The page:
2. Settling - The settling characteristics depend on the fluid properties (density difference, interfacial tension, and continuous phase viscosity) and the amount of mixing. Settling in agitated batch vessels is carried out by stopping the agitator. In continuous columns, a settling section is provided either as a part of the extractor or as a separate piece of equipment downstream of the extractor. Emulsions are usually formed due to over agitation and in such cases, settling needs to be carried out over an extended period. Emulsions can also form due to the inherent nature of the chemical compounds involved or due to contaminants that substantially lower the interfacial tension. Sometimes coagulants are added to prevent or minimize emulsification. Passing the emulsion layer through a coalescer can break some of these emulsions. In continuous extractors, the creation of emulsions is less severe as good droplet size distribution can be attained at lower agitation speeds in a lesser diameter column. Also, columns such as the Karr reciprocating plate extractor impart uniform energy throughout the radius as a result of the reciprocating motion and this creates a much narrower droplet distribution.A similar phenomenon to emulsions is the formation of a 'rag layer'. This is a layer containing loose solid substances that float at the interface. These solid substances are generally foreign impurities that exist in the feed streams or those that precipitate from the system during extraction. In continuous extraction the liquid interface containing the rag layer can be continuously withdrawn, filtered and sent back to extractor. Selection of continuous and dispersed phases can have an effect on formation of emulsion and rag layer. Reversing continuous and dispersed phases sometimes drastically reduces or eliminates emulsion formation. Changing extraction temperature could also help in reducing emulsion and rag layer.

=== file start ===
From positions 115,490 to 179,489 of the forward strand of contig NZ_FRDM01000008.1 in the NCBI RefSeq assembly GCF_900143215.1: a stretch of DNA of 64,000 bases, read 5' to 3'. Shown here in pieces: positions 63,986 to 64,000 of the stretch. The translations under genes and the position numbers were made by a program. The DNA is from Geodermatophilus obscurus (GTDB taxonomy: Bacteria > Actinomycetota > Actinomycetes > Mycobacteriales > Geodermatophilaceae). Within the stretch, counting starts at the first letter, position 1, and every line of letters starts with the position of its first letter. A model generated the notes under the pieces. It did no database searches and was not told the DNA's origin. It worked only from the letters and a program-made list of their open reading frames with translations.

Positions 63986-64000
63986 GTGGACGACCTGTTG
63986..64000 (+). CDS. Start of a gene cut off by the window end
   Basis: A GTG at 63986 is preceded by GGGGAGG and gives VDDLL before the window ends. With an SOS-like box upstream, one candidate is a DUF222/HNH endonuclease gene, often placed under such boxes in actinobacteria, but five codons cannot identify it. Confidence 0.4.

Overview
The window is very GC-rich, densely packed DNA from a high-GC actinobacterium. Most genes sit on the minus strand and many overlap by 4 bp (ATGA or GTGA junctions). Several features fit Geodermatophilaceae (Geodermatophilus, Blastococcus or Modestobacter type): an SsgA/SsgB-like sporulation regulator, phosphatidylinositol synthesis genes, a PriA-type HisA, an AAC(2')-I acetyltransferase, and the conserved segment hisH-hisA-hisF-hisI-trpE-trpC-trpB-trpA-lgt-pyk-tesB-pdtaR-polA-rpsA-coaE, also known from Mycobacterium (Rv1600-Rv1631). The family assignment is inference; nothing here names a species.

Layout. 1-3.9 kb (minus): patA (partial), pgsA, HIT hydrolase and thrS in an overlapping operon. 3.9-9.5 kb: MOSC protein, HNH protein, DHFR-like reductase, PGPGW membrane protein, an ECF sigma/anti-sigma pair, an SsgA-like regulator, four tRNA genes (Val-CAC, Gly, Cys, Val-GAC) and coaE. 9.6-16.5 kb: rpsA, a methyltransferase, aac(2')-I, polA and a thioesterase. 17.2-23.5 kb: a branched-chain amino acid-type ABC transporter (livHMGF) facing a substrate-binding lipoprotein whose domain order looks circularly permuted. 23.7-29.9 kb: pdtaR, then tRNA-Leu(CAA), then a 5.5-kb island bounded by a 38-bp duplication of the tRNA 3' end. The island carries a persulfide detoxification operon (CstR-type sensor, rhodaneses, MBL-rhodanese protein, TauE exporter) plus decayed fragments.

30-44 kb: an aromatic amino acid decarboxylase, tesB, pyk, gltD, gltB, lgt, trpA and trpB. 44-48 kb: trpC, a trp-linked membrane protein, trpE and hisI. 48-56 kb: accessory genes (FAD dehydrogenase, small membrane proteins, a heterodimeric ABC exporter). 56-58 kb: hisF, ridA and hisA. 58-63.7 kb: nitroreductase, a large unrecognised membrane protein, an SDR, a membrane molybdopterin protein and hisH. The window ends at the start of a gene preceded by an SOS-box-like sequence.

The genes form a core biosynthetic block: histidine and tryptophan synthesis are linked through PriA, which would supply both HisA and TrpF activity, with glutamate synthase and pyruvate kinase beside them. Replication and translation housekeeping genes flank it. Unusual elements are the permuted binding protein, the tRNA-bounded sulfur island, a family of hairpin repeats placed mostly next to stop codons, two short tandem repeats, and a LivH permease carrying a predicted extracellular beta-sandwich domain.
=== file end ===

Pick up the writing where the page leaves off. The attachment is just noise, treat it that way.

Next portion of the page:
3. Selection of Continuous and Dispersed Phase - In column extractors, the phase with the lower viscosity (lower flow resistance) is generally chosen as the continuous phase. Also note that the phase with the higher flow rate can be dispersed to create more interfacial area and turbulence. This is accomplished by selecting an appropriate material of construction with the desired wetting characteristics. In general, aqueous phases wet metal surfaces and organic phases wet non-metallic surfaces. Change in flows and physical properties along the length of extractor should also be considered. Choosing a continuous phase is generally not available in batch processes, as the larger liquid phase usually becomes the continuous phase.


As we have seen in the previous sections, there are a number of factors affecting extraction performance. Laboratory and pilot plant testing using actual feed and solvent help immeasurably in optimization. The study could often be an iterative cycle involving laboratory testing followed by process simulation and design. In most industrial extractors, there is usually a good scope for optimizing solvent usage and energy consumption.



  1. Robbins, Chem. Eng. Prog., 76(10), 58-61 (1980).
  2. Cusack, R.W., & Glatz, D., et al, "A Fresh Look at Liquid-Liquid Extraction", Chemical Engineering, February, March & April 1991.

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good sharing, mr madhavan!